This year is the 50th anniversary of one of the greatest acts of social vandalism ever perpetrated by a government – the Beeching Axe – which closed 55% of stations and 30% of route miles on Britain’s rail network. The excuse was efficiency savings, but the rationale ignored the social costs of small communities cut off from major population centres and each other. Railways were an essential part of the transport infrastructure tying the country together, and it’s not hard to see the hand of the Road Lobby in pushing for its implementation.
So I’m posting Night Mail, the famous 1936 documentary about the train that carried the mail from London to Glasgow, in memory of the great railway network we thoughtlessly destroyed in the interests of political expediency. And in memory of those beautiful steam trains, whose rhythm pounds through the documentary and is echoed in W. H. Auden’s poem at the end. The combination of film, music, and poetry, evoking all the fragile hopes and fears represented by the letters the Night Mail carried, still chokes me up.
Here’s the full text of Auden’s poem.
This is the night mail crossing the Border,
Bringing the cheque and the postal order,
Letters for the rich, letters for the poor,
The shop at the corner, the girl next door.
Pulling up Beattock, a steady climb:
The gradient’s against her, but she’s on time.
Past cotton-grass and moorland boulder
Shovelling white steam over her shoulder,
Snorting noisily as she passes
Silent miles of wind-bent grasses.
Birds turn their heads as she approaches,
Stare from bushes at her blank-faced coaches.
Sheep-dogs cannot turn her course;
They slumber on with paws across.
In the farm she passes no one wakes,
But a jug in a bedroom gently shakes.
Dawn freshens, Her climb is done.
Down towards Glasgow she descends,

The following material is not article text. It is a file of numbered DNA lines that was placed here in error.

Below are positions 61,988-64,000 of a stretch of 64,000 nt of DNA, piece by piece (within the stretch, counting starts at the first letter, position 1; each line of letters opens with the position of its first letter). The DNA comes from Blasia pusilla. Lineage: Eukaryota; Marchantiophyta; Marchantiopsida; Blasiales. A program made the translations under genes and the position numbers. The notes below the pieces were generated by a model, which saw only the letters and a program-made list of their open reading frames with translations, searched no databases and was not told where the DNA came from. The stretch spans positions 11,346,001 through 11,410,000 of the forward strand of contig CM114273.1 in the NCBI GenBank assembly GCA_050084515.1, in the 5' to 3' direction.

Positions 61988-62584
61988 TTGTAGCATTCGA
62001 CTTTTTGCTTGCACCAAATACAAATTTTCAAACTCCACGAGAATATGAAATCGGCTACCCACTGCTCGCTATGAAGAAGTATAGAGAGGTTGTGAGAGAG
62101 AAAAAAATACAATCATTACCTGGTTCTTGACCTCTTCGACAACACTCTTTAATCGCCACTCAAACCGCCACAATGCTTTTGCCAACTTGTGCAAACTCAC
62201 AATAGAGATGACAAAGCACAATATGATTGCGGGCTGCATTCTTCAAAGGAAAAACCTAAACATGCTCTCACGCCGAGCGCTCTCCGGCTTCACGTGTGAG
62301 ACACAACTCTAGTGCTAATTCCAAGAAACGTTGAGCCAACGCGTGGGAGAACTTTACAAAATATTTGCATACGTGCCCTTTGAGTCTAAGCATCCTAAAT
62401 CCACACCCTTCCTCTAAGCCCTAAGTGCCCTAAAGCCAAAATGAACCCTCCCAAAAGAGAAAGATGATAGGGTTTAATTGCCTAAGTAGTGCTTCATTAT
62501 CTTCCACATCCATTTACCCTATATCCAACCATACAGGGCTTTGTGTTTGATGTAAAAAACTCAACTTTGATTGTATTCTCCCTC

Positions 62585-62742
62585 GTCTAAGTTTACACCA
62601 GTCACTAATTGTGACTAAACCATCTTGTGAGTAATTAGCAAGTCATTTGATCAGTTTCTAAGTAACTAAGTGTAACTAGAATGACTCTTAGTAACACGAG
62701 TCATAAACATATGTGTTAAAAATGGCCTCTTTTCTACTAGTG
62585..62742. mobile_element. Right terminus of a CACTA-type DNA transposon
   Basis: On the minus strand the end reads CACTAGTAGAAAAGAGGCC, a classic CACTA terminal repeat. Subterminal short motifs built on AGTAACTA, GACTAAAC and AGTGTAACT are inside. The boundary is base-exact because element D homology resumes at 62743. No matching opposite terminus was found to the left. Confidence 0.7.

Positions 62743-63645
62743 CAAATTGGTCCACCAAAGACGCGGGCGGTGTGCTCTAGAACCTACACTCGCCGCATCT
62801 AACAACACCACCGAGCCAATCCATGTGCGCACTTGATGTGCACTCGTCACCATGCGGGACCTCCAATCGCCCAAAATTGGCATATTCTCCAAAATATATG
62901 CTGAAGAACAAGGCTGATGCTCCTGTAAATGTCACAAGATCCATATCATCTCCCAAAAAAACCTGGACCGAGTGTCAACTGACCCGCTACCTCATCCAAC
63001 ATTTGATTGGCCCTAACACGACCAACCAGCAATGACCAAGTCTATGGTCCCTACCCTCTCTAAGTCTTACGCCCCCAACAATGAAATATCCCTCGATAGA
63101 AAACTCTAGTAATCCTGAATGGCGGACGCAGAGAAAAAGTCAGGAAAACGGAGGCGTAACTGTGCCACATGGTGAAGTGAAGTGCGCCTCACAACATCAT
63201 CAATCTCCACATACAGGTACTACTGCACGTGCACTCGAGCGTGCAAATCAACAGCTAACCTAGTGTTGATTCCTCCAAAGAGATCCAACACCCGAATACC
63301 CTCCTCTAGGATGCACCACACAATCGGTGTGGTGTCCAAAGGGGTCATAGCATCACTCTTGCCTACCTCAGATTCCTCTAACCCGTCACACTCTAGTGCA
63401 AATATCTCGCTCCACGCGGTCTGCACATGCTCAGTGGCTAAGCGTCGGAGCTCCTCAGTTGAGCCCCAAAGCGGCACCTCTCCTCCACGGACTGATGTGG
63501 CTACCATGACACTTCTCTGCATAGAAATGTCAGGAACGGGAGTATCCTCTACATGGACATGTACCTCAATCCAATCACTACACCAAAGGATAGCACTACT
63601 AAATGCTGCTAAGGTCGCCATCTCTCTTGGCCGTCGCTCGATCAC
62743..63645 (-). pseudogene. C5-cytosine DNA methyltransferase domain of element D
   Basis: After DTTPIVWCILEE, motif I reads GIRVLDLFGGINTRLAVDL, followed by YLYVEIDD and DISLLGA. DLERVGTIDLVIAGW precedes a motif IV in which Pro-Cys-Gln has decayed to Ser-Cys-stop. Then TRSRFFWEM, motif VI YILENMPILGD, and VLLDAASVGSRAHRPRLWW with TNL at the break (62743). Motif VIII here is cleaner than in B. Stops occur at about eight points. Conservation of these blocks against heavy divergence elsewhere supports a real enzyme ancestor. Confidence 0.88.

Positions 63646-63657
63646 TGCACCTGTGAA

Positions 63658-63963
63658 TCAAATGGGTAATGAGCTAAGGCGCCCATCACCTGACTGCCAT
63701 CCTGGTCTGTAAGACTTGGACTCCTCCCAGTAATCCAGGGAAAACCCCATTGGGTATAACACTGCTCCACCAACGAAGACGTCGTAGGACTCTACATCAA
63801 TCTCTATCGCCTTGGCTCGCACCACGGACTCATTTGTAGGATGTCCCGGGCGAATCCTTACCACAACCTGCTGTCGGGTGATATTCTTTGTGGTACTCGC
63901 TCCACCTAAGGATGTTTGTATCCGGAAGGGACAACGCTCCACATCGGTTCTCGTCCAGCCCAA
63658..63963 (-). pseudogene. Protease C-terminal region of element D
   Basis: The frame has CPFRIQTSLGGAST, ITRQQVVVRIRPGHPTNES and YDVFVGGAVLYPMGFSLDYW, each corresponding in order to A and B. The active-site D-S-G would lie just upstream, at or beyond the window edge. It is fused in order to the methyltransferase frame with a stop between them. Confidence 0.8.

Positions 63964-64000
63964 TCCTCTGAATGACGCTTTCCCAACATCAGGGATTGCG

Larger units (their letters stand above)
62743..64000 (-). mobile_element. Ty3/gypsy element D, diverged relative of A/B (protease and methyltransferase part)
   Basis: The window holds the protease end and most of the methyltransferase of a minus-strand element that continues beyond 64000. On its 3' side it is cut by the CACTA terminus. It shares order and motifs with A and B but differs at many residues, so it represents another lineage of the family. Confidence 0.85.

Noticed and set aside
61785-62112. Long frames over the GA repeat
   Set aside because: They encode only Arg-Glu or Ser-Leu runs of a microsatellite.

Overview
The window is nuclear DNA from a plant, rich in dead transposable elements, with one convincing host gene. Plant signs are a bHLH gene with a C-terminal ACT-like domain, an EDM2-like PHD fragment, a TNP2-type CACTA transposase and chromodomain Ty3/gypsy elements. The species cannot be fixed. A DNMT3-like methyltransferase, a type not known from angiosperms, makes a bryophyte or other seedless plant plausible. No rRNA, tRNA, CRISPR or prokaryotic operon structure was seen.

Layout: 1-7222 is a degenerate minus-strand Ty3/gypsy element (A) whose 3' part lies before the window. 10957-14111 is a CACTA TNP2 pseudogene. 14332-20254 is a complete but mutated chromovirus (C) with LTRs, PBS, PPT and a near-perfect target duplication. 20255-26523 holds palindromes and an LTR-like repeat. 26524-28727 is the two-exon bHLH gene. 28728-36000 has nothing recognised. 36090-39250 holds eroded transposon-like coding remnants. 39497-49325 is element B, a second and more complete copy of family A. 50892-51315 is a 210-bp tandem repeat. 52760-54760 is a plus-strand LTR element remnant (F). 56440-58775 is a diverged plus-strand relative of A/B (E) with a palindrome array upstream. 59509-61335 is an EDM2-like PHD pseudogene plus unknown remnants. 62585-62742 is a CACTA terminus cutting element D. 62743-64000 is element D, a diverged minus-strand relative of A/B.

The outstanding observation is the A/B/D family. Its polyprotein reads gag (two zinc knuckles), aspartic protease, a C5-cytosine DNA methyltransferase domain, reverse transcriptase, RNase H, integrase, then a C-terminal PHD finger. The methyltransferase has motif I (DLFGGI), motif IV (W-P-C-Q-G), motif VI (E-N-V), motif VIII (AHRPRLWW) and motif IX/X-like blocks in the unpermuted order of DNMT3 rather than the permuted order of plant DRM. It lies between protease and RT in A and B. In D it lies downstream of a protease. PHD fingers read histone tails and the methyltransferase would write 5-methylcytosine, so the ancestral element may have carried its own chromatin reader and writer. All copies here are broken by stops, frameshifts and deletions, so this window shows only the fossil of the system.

Towards the steam tugs yelping down a glade of cranes
Towards the fields of apparatus, the furnaces
Set on the dark plain like gigantic chessmen.
All Scotland waits for her:
In dark glens, beside pale-green lochs
Men long for news.
Letters of thanks, letters from banks,
Letters of joy from girl and boy,
Receipted bills and invitations
To inspect new stock or to visit relations,
And applications for situations,
And timid lovers’ declarations,
And gossip, gossip from all the nations,
News circumstantial, news financial,
Letters with holiday snaps to enlarge in,
Letters with faces scrawled on the margin,
Letters from uncles, cousins, and aunts,
Letters to Scotland from the South of France,
Letters of condolence to Highlands and Lowlands
Written on paper of every hue,
The pink, the violet, the white and the blue,
The chatty, the catty, the boring, the adoring,
The cold and official and the heart’s outpouring,
Clever, stupid, short and long,
The typed and the printed and the spelt all wrong.
Thousands are still asleep,
Dreaming of terrifying monsters
Or of friendly tea beside the band in Cranston’s or Crawford’s:
Asleep in working Glasgow, asleep in well-set Edinburgh,
Asleep in granite Aberdeen,
They continue their dreams,
But shall wake soon and hope for letters,
And none will hear the postman’s knock
Without a quickening of the heart,
For who can bear to feel himself forgotten?